Voters in Stockton, California, will head to the polls on Tuesday to determine if a sales tax increase should go into effect to help the city recover from bankruptcy.
Voters will have the opportunity to approve two specific measures on the ballot related to sales tax. Measure A calls for an increase in Stockton’s sales tax from 8.25 percent to 9.00 percent. Measure B specifies how the city must use additional revenue from the sales tax increase, with 65 percent going toward law enforcement and 35 going toward bankruptcy debt.
More than 50 percent of voters must approve a measure in order for it to pass. If passed, the sales tax increase would raise approximately $300 million in additional revenue over the next 10 years.
Supporters and Opponents Voice Their Position on Stockton Sales Tax Increase
The Stockton city council supports the increase in sales tax. They believe they have cut as much expense from the city’s budget as they can to be able to continue functioning and now more revenue is simply required.
“If the tax doesn’t pass, we are facing an $11 million deficit,” noted City Councilman Michael Tubbs. “We’ve been cutting for the past four years. What else do we have to cut?”
However, opponents of the sales tax increase say there are more expenses that the city council can cut, including the funding of public libraries. While many residents enjoy use of the libraries, they are not part of required basic infrastructure and safety measures the city should continue funding.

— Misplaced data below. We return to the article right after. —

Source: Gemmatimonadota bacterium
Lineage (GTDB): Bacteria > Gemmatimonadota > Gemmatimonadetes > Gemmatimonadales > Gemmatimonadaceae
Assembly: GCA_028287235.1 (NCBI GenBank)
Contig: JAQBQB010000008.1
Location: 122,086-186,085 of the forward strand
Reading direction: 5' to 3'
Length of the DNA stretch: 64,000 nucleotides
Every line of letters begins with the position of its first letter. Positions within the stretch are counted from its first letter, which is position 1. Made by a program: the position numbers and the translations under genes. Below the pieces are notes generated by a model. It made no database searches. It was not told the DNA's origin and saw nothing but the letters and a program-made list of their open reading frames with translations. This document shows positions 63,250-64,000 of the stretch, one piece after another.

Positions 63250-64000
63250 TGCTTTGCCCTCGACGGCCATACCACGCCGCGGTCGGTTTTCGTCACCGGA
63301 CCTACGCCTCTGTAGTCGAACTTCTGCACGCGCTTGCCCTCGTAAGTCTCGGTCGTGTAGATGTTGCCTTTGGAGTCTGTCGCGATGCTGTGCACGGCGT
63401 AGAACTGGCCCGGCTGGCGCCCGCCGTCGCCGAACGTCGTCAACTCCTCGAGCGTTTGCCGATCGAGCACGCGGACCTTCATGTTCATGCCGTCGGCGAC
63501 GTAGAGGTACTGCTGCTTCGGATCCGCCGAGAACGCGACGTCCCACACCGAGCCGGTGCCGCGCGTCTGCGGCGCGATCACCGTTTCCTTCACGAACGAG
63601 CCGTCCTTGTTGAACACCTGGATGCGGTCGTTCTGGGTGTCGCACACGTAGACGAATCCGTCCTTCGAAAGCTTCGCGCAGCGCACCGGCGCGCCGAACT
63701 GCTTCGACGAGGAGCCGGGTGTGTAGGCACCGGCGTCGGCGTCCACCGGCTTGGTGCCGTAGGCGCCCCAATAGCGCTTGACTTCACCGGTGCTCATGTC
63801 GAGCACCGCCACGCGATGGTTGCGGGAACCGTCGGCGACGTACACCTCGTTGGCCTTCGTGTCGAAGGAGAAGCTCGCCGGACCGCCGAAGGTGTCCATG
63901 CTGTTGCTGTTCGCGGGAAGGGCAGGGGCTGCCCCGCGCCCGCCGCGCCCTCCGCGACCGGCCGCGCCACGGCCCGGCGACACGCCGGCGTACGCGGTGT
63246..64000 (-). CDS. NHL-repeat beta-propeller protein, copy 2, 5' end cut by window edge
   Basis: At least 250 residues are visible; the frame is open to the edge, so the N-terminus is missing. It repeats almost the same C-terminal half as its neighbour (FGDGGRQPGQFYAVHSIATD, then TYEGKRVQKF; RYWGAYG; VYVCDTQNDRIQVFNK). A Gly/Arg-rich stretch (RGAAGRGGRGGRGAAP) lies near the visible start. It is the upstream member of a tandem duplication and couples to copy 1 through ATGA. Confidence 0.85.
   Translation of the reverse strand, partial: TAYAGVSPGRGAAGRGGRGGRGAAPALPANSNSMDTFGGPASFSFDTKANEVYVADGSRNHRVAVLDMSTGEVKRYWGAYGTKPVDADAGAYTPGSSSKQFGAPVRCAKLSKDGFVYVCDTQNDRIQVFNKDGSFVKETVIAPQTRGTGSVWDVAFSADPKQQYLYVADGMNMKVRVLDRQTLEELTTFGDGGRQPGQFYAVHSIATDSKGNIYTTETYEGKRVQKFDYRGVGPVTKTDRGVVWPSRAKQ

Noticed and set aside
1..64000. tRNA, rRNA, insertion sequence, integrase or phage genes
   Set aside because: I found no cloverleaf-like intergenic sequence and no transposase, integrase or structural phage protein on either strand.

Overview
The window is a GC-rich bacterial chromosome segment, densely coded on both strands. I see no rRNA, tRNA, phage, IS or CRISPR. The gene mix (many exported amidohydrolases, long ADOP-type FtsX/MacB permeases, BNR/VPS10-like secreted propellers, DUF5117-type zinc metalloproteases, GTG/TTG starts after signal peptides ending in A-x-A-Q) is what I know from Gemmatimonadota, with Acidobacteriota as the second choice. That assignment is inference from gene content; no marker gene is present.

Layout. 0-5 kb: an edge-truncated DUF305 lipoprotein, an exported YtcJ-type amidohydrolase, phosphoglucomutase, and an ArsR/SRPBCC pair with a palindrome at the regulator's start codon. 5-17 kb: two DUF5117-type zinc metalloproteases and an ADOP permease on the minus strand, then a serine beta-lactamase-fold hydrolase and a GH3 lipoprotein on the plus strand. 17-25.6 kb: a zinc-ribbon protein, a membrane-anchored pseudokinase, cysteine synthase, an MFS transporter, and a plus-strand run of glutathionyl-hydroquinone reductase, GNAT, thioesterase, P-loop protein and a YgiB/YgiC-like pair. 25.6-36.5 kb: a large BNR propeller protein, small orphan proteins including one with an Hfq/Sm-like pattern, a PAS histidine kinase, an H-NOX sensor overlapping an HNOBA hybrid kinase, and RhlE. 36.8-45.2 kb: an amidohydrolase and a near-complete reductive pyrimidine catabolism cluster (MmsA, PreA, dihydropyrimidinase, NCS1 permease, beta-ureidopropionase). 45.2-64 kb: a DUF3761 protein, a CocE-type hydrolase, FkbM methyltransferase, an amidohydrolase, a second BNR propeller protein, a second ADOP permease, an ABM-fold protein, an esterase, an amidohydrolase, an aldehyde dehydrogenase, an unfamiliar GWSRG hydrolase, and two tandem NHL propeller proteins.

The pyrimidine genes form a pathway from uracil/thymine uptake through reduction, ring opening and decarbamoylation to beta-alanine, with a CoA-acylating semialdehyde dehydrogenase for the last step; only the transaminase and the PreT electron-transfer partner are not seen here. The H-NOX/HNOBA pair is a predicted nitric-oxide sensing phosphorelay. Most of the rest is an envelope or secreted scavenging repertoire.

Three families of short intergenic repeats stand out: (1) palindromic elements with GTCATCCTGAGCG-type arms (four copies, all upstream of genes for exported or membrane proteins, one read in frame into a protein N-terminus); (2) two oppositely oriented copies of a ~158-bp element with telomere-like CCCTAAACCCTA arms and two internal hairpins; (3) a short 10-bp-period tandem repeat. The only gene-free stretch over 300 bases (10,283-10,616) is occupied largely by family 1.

“We don’t buy it,” said David Renison, a representative of the San Joaquin County Taxpayers Association. “We think [the city council is] going to find a way. We think that if the measure does not pass, the city will be forced to do what should have been done in the first place.”
Opponents of the sales tax increase believe additional cuts are not only necessary given Stockton’s debt level but also possible given Stockton’s bankruptcy filing.
Bankruptcy Effect on Pension Payouts May Remain Unanswered with Sales Tax Increase
Stockton filed for Chapter 9 bankruptcy in July 2012, making it the largest U.S. municipality to file for bankruptcy at the time. The largest debt owed by the city is the pension liability payable to retirees.
Opponents of the sales tax increase believe the bankruptcy gives Stockton the flexibility to reduce pension payments to city employees, who should share the debt burden owed by the city along with current Stockton employees and residents.
It is unclear that the California state constitution would allow a municipal bankruptcy to reduce pension payments. Legal experts believed Stockton’s bankruptcy filing would force the bankruptcy court to rule on the question about pension payments, which would establish a legal precedent on pensions for other municipalities facing bankruptcy.
However, In the event the sales tax increase passes, Stockton can likely continue to make pension payments as planned, meaning the question on how a municipal bankruptcy affects pension payments will remain unanswered for now.
Polls conducted ahead of the vote on Tuesday show that approximately 60 percent of voters are in favor of the sales tax increase. If the measure passes, the sales tax will go into effect on April 1.
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Mark has been a contributor to legal web sites related to bankruptcy, tax, and criminal law since 2011. He has an Accounting degree from Texas A&M University.